Opening Teens’ Minds to Prayer

How NCSY and Legacy 613 are Helping Infuse Prayer with Power and Meaning

By Tova Ross

Before teens can effectively talk to God, tefilla needs to talk to them.

Tefilla is not only one of the core parts of Judaism, but of any solid yeshiva education, sometimes performed up to three times per day at school. Yet few schools devote any real time to educating students about its essential elements: the meaning behind the words, the awesomely transformative power prayer holds to connect with Hashem, and the ability to plead for our basic needs and desires and be thankful for all that we have. Amid Tanach, Talmud and Jewish history, all too often, tefilla gets lost in the array of subjects young Jewish men and women are mandated with learning – yet tefilla is a continuing mainstay in the life of any observant Jew.

Debbie Stone, Associate Director of Education for NCSY, noticed this egregious gap in the yeshiva educational system while implementing the educational curriculum for NCSY’s The Jerusalem Journey (TJJ) summer program in Israel in 2013.

“While on the trip, I saw that there was a real need for in-depth tefilla education for teens,” she explained. “I returned from TJJ inspired to draft a curriculum for tefilla education to complete the educational curriculum I had previously written. My colleague Rabbi Ari Rockoff suggested I connect with Rabbi Zev Schostak, who was also interested in re-igniting a renaissance of tefilla education.”

Rabbi Schostak was at the helm of launching the Legacy 613 Tefilla Foundation Project, a foundation from the estate of Rabbi Nathaniel and Shirley Pollack, which aims to help improve the state of tefilla education and practice in the Jewish community. Rabbi Dr. Jay Goldmintz, a well-known visionary in the field of Jewish education who has influenced hundreds of students at Ramaz and Ma’ayanot High Schools, was hired as director of education for the foundation.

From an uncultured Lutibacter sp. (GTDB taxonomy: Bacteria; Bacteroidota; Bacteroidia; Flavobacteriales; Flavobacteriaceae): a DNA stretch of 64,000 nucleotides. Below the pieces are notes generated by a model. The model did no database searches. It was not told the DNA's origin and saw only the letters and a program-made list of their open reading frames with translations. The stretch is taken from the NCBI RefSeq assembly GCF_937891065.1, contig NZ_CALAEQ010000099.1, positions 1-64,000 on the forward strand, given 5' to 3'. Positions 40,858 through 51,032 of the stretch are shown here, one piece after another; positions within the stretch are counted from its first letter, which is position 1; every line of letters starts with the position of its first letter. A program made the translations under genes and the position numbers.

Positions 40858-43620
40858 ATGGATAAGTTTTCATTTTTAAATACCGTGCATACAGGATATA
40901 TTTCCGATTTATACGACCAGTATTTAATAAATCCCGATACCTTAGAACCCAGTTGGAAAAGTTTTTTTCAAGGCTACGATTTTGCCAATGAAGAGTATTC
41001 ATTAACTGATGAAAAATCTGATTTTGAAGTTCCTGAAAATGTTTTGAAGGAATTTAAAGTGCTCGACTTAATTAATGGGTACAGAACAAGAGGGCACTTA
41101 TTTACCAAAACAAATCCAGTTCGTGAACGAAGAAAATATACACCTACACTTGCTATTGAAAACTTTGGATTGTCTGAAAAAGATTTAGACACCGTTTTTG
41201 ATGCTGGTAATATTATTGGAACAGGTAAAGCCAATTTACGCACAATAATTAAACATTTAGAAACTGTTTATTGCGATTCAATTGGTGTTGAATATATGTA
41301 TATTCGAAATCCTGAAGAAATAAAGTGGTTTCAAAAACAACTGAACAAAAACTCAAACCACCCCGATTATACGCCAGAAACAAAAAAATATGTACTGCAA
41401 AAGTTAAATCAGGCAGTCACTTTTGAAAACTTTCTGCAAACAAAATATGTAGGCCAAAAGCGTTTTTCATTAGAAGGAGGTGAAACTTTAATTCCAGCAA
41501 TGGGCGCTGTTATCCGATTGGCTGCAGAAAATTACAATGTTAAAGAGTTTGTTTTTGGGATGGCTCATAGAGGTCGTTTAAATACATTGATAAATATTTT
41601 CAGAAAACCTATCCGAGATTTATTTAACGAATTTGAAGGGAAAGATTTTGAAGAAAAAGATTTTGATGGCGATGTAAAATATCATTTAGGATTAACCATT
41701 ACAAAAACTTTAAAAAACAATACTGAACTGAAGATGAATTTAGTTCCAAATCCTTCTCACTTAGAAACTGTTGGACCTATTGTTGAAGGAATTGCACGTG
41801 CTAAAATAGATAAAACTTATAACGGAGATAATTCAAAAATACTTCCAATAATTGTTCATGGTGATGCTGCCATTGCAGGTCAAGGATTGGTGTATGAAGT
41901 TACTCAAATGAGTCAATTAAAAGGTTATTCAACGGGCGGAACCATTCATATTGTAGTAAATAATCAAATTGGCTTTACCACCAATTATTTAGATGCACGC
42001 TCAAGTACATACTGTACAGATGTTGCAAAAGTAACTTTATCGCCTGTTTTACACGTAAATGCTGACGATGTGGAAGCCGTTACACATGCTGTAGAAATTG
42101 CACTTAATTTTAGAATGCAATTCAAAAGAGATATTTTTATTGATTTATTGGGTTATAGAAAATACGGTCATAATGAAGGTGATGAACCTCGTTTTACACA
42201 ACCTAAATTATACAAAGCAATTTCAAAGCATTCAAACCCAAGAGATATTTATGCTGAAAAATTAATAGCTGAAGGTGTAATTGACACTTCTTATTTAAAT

“I believe that the time has finally come for tefilla to be a field of education in its own right just like any other aspect of limmudei kodesh, with its own research, its own pedagogy and its own “curriculum” experts,” said Rabbi Goldmintz. “Jewish education became extraordinarily professional during the past decades when it came to teaching texts; we are finally coming around to realizing that we need to spend more time teaching souls as well.”

“Most practicing Jews who pray three times a day don’t really know the deeper insight into the words they’re saying,” commented Rabbi Schostak. “It’s no surprise when you think about it, because their teachers never taught them about tefilla, who themselves never learned about it. Today’s teachers simply don’t have a framework for how to talk about God, and how to connect with Him, with their students, yet tefilla is one of the most important things we do as Jews. Legacy 613 hopes to stem this tide of ignorance and infuse today’s teachers with proven methodology to injecting meaning into prayer.”

Together, Legacy 613 and NCSY formed a network of six yeshiva high schools to participate in a pilot initiative to pioneer a revolutionary way of teaching tefilla to the next generation. Six schools across the Orthodox demographic spectrum (co-ed and separate, West Coast and East Coast) are participating in this pilot program: North Shore Hebrew Academy High School, the Stella K. Abraham High School for Girls, Yeshiva University High School for Boys/MTA, Shalhevet High School in Los Angeles, Fuchs Mizrachi School in Cleveland, and Kohelet Yeshiva High School in Philadelphia. In February 2015, administrators from these schools participated in an introductory webinar to broach this topic.